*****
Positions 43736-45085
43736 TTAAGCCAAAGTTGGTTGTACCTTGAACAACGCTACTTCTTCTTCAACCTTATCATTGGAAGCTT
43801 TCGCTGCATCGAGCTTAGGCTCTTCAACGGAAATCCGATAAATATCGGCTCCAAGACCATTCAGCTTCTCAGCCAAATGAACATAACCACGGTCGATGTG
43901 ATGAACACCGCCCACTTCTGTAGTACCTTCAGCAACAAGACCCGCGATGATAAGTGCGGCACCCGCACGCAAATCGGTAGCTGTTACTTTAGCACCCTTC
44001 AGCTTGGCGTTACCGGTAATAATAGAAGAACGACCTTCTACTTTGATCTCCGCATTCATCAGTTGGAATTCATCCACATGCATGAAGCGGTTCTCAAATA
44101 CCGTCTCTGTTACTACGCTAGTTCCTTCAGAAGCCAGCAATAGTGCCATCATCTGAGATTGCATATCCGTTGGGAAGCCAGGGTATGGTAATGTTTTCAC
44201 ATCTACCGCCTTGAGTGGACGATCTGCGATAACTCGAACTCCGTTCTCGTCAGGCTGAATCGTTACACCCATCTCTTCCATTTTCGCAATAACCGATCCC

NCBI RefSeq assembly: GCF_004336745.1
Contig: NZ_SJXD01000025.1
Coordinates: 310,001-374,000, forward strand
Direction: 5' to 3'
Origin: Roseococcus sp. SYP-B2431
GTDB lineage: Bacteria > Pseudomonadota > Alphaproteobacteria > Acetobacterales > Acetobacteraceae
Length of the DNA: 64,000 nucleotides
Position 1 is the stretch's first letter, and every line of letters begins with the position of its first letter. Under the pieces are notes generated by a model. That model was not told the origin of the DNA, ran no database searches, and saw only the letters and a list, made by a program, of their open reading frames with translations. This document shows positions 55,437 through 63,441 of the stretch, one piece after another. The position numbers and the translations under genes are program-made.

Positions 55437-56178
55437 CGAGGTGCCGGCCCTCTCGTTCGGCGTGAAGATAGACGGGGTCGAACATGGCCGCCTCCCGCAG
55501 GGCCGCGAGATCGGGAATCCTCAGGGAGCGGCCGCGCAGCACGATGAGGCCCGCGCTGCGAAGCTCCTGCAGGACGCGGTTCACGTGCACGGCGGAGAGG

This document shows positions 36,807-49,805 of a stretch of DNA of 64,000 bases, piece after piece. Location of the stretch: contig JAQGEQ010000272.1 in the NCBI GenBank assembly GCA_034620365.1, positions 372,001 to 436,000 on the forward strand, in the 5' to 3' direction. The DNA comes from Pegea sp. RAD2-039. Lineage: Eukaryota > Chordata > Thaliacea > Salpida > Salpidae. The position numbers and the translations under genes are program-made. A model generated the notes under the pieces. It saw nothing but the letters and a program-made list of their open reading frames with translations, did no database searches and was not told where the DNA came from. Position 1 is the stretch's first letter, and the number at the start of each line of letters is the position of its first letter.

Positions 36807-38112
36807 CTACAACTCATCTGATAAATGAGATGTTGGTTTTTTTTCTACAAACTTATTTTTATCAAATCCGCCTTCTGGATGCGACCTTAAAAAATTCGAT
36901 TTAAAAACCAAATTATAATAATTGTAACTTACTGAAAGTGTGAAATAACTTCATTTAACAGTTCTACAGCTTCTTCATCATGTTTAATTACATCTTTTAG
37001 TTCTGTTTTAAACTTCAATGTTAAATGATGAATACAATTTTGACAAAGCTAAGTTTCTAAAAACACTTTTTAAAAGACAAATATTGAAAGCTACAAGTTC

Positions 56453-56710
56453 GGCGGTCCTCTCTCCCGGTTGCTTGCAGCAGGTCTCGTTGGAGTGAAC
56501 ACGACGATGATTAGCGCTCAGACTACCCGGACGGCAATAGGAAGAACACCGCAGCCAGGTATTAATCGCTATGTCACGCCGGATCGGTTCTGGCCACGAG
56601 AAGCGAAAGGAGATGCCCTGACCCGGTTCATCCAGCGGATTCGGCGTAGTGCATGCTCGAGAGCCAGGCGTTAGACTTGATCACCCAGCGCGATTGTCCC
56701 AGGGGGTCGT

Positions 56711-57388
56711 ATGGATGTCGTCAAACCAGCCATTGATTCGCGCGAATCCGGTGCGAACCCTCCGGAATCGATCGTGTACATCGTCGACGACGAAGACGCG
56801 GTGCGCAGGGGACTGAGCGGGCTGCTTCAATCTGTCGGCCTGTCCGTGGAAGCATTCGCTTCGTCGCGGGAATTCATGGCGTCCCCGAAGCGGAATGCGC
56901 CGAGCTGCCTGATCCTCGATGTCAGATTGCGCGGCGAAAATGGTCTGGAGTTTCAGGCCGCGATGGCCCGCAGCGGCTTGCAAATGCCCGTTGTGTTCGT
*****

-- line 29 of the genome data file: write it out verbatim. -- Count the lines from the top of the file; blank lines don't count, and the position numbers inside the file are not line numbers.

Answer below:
Positions 56711-57388